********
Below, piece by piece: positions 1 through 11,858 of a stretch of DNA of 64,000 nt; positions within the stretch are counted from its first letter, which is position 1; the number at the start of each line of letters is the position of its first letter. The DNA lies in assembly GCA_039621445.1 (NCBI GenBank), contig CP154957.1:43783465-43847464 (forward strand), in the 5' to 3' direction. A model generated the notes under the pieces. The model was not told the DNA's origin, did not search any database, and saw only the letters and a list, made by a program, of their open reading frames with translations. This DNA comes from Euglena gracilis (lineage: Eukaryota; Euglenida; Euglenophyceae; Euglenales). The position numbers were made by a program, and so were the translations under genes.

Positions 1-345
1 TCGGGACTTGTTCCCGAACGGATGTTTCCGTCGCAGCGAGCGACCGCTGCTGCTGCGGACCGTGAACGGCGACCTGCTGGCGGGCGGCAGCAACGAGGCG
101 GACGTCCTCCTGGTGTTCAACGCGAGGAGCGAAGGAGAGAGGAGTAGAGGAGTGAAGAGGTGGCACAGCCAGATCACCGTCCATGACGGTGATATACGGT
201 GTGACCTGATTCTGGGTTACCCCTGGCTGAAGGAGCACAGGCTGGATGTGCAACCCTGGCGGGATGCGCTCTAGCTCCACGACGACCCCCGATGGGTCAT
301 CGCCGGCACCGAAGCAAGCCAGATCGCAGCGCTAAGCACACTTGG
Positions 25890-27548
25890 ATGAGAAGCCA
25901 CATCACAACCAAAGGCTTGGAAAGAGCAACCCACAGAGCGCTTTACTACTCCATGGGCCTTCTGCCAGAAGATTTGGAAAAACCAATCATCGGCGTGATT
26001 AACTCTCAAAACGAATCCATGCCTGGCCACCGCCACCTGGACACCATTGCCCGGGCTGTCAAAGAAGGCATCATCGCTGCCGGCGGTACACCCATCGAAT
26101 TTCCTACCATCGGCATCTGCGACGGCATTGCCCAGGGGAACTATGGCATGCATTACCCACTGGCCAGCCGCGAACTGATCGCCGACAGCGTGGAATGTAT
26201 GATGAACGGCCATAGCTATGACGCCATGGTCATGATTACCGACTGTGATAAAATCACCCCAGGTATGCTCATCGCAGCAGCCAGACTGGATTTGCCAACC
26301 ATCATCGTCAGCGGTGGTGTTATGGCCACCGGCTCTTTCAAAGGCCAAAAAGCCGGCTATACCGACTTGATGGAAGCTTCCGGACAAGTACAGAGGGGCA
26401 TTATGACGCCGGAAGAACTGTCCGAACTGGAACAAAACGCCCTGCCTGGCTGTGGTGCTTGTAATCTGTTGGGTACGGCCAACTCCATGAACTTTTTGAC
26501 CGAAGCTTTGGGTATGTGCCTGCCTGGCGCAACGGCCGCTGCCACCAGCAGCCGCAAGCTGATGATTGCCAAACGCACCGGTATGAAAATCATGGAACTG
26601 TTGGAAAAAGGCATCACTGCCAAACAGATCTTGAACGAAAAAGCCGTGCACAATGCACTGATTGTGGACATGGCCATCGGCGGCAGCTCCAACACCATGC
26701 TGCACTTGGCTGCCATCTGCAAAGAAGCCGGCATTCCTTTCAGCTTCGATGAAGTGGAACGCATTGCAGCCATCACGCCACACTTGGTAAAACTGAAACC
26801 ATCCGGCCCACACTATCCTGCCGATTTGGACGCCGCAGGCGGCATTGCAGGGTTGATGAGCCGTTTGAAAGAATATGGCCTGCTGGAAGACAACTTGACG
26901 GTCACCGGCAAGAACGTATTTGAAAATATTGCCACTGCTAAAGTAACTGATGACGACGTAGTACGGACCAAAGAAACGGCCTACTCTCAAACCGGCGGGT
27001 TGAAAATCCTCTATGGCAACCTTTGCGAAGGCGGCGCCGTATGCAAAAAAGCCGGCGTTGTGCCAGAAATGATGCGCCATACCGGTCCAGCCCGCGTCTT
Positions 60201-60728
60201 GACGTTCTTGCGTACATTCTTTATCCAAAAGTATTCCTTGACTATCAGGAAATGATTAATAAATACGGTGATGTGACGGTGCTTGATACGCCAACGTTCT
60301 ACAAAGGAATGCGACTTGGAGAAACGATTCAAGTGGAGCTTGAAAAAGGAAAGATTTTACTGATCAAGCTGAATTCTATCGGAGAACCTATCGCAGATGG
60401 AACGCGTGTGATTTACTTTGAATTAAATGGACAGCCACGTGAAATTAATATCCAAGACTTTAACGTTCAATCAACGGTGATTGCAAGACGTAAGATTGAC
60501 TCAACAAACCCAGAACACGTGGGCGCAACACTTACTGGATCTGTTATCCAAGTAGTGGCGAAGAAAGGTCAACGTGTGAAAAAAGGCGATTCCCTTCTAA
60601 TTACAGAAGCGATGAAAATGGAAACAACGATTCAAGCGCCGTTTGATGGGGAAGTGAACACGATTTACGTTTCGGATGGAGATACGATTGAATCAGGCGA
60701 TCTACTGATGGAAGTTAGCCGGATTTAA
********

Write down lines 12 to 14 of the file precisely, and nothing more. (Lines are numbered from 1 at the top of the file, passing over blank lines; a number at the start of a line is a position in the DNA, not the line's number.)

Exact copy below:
26201 GATGAACGGCCATAGCTATGACGCCATGGTCATGATTACCGACTGTGATAAAATCACCCCAGGTATGCTCATCGCAGCAGCCAGACTGGATTTGCCAACC
26301 ATCATCGTCAGCGGTGGTGTTATGGCCACCGGCTCTTTCAAAGGCCAAAAAGCCGGCTATACCGACTTGATGGAAGCTTCCGGACAAGTACAGAGGGGCA
26401 TTATGACGCCGGAAGAACTGTCCGAACTGGAACAAAACGCCCTGCCTGGCTGTGGTGCTTGTAATCTGTTGGGTACGGCCAACTCCATGAACTTTTTGAC